Home Opinion & Analysis

Tim James: Viniculture and Literature on a Saturday Evening in Suburbia

0
SHARE

I love it when different interests mine of come together in some way – collide, merge, glare at each other, or whatever. It happened again this evening [Saturday, that was], when I was at home by myself, eating and drinking and reading on my sofa, my feet up on whichever dog was choosing at the time to keep me company. The photo shows the essential elements apart from my photographing self: sofa, Jack, book (of which more anon), empty dessert plate, empty bottle of Wightman, Gouws and Clarke Pinotage 2016, pretty full but emptying bottle of KWV 10 Year Old brandy.

(Missing from the pic is my WhatsApp communications with the Clarke part of the aforementioned wine, in which we discussed not only the pleasant bitter tinge in his Pinotage, but also plans to buy some Italian wine from Great Domaines – including Felsina Berardenga Chianti Classico 2015. Despite my recently aired horror at the price of many foreign wines in South Africa, though not this one, I can think of only a handful of local reds – stress RED – that I would as admiringly and happily drink for R275.)

A leisurely Saturday night.
A leisurely Saturday night.

My pic shows quite enough interests coming together, but merely coinciding in time rather than conceptually. For the moment I’m being inebriatedly high-minded and referring to Literature and Viniculture. The book I was starting at this stage of the evening was a collection of essays by the Brit writer Martin Amis, The Rub of Time (itself not a bad title for an appreciation of age on wine). Amis begins his Author’s Note and Acknowledgements by saying that: “In the process of its composition, a lyric poem or a very short short story can reach the point where it ceases to be capable of improvement.” The authorial fear of tampering is “that this is going dead on you”.

See the connection?

One of the great joys in drinking much of the best modern wine is the recognition that the winemaker has done comparatively little; hard work, enormous intelligent effort is what should happen in the vineyard rather – which is why viticulture and viticulturists are so much more interesting, really, than winemaking and winemakers, and it’s also why more and more of the most creative winemakers want to spend more time in vineyard than cellar).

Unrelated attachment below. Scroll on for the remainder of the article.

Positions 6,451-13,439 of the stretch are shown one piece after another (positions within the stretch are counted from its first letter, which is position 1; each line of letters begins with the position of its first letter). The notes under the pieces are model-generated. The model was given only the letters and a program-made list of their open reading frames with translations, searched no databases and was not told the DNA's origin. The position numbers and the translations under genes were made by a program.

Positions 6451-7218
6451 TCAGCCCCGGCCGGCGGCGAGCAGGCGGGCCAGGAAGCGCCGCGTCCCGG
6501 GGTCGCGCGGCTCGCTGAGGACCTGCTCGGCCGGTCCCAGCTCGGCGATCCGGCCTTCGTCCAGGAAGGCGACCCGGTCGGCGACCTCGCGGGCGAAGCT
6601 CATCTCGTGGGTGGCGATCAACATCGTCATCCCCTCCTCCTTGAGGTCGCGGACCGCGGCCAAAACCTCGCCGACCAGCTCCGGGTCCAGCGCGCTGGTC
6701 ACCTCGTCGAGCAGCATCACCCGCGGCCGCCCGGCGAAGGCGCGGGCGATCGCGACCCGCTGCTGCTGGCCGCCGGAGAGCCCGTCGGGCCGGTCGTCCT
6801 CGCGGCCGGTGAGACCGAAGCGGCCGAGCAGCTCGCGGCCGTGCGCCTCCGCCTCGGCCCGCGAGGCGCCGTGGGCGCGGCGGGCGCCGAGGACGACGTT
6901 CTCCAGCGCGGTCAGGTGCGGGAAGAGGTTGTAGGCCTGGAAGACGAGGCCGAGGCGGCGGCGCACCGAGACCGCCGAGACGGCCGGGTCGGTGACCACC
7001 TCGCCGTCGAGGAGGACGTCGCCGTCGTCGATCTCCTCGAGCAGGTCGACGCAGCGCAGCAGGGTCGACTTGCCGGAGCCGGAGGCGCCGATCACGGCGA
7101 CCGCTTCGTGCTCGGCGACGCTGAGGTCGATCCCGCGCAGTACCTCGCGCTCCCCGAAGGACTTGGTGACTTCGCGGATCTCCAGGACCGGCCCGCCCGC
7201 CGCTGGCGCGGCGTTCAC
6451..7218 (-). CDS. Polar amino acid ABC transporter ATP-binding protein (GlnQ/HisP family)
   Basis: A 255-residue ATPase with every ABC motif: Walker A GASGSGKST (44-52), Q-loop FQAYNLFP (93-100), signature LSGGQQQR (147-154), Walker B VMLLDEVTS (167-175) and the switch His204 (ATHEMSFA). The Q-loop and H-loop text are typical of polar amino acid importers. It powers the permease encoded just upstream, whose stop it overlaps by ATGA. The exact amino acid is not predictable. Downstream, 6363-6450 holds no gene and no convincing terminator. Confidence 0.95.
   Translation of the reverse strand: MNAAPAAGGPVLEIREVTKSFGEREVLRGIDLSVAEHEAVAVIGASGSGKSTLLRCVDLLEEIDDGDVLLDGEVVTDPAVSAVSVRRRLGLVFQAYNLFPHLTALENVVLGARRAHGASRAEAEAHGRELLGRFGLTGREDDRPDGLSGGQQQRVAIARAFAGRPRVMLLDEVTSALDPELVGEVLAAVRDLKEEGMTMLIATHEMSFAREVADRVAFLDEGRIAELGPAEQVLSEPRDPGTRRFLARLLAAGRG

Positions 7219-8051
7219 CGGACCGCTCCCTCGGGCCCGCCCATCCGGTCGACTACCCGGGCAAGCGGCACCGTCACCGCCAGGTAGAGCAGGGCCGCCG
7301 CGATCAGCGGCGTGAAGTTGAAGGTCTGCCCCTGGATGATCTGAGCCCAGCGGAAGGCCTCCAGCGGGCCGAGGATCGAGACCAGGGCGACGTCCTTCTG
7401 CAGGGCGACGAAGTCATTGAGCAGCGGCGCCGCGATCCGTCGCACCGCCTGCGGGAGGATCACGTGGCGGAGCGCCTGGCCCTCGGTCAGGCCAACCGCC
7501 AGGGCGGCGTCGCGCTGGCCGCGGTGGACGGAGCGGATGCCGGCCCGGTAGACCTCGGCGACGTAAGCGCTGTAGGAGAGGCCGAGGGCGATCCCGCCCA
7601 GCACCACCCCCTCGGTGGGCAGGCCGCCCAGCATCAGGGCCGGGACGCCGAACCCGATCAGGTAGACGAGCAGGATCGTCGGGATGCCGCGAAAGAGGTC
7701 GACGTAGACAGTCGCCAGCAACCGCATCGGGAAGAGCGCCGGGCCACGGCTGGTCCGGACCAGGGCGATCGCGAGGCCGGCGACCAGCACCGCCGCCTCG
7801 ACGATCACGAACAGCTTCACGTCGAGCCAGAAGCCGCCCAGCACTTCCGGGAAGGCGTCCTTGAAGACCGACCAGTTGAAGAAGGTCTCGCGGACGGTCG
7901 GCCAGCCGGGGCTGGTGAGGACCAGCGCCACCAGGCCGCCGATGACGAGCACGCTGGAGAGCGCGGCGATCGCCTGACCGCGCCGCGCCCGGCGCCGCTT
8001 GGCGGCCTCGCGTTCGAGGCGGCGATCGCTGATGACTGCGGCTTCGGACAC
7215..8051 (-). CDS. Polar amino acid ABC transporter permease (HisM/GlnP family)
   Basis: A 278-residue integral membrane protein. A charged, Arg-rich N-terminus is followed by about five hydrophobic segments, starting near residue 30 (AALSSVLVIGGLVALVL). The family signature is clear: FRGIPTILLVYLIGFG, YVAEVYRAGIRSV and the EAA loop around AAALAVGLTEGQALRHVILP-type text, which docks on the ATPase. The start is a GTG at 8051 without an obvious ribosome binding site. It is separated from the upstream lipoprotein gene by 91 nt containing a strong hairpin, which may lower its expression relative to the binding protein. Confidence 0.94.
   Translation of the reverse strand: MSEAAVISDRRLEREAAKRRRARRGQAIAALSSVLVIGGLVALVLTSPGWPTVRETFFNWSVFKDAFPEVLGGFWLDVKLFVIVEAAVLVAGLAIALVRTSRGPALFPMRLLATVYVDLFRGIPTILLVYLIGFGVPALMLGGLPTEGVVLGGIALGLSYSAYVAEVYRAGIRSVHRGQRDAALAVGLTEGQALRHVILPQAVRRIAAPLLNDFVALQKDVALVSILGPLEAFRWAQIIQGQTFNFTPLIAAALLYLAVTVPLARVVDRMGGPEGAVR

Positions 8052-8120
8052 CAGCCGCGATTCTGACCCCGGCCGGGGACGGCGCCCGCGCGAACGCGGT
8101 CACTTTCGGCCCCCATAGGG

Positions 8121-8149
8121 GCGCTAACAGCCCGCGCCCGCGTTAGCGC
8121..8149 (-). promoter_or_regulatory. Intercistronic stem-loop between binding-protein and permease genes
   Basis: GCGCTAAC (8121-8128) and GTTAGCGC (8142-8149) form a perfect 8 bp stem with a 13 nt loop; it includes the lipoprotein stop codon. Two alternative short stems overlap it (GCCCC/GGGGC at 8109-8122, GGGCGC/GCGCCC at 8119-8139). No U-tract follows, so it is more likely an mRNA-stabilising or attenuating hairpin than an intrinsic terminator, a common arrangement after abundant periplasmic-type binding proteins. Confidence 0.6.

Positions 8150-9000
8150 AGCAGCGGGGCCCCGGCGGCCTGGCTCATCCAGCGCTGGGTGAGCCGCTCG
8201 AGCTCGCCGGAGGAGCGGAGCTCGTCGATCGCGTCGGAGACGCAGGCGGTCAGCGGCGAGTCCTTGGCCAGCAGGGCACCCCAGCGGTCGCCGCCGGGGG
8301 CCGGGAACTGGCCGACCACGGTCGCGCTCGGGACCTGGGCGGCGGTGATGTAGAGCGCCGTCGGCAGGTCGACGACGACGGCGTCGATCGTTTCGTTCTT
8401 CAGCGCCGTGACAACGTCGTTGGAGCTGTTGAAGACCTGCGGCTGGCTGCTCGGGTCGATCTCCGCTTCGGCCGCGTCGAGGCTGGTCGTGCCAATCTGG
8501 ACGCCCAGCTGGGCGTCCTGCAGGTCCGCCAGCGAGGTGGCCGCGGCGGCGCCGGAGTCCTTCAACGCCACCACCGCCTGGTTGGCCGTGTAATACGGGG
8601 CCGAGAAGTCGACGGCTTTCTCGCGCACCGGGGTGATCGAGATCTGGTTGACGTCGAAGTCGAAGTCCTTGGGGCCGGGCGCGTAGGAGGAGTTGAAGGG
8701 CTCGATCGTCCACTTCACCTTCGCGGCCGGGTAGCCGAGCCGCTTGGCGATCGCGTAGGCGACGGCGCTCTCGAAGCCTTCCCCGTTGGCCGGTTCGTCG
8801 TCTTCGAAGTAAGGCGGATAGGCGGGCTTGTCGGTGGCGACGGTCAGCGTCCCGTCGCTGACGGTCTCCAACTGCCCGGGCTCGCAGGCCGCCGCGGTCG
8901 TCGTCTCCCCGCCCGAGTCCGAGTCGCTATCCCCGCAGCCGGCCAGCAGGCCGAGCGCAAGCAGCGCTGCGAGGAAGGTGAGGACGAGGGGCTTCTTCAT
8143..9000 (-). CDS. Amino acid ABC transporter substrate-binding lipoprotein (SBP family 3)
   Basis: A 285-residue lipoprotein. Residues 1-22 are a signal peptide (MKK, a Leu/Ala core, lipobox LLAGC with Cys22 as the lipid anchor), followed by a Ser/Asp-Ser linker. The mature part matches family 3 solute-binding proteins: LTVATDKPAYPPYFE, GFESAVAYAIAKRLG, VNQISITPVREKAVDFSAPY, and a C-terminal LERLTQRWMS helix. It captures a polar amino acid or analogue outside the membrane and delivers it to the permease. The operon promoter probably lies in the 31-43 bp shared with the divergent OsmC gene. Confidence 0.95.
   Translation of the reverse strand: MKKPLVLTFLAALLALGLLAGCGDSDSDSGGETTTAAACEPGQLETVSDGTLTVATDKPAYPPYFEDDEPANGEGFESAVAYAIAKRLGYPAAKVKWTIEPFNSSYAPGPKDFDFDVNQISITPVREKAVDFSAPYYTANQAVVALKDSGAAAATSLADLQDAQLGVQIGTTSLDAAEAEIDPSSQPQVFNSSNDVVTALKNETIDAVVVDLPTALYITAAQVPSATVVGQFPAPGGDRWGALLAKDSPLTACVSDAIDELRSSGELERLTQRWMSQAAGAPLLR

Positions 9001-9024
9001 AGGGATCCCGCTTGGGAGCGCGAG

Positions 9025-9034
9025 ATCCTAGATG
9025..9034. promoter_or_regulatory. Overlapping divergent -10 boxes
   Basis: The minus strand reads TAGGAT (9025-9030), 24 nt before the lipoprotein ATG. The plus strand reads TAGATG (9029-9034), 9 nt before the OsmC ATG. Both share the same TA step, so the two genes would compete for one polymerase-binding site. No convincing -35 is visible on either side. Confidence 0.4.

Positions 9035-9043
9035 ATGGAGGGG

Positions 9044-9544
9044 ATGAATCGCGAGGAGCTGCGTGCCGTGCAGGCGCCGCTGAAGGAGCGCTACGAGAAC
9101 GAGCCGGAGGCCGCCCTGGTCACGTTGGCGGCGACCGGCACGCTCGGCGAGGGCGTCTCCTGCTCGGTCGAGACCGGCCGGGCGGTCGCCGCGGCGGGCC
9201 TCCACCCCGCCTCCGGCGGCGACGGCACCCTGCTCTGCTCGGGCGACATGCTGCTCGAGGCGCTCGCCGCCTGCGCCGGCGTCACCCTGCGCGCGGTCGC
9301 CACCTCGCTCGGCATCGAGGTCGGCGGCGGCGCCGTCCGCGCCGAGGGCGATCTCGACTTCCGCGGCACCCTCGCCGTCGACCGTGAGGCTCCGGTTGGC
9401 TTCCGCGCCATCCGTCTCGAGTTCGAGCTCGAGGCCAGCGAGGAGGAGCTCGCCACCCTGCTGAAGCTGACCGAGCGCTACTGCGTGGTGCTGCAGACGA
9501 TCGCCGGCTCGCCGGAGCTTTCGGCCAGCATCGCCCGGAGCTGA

Amis goes on to refer to Northrop Frye, a great Canadian literary critic who said (in the words of Amis) that “the begetter of a poem or a novel is more like a midwife than a mother: the aim is to get the child into the world with as little damage as possible”. Similarly it has often been said, notably by the best winemakers, that what winemaking primarily demands is to not muck things up. That depends on getting good grapes into your cellar, of course. Sometimes (only too often, and not only in South Africa), good winemaking means making the best of a bad viticultural job. That is a function of great importance, one for which we must be grateful.

But there is also greatness. The experienced palate’s sense that what you’re getting is “merely” an expression of what the vineyard has delivered to the winemaker is a thrill of subtlety and force. You get it here in, for example, Sadie ‘T Voetpad, in Alheit Magnetic North, in the sauvignon blanc of Reyneke White Reserve, in Storm Vrede Pinot Noir  – and in many other wines (including some modest ones). These are wines that are like the live literary creatures that Norththrop Frye speaks of as liberated from “the navel strings and feeding tubes of the ego”.

This is a place where good art and good winemaking overlap – knowing when it’s time to stop working at it; when to stand back. I have a feeling that, at the more humble levels of reading and winedrinking the same thing happens.  Stop intervening too much. Appreciate consciously and intelligently and be grateful. And occasionally get drunk (but, if you’re writing, check the next day what you’ve written).

  • Tim James is one of South Africa’s leading wine commentators, contributing to various local and international wine publications. He is a taster (and associate editor) for Platter’s. His book Wines of South Africa – Tradition and Revolution appeared in 2013.

LEAVE A REPLY

Please enter your comment!
Please enter your name here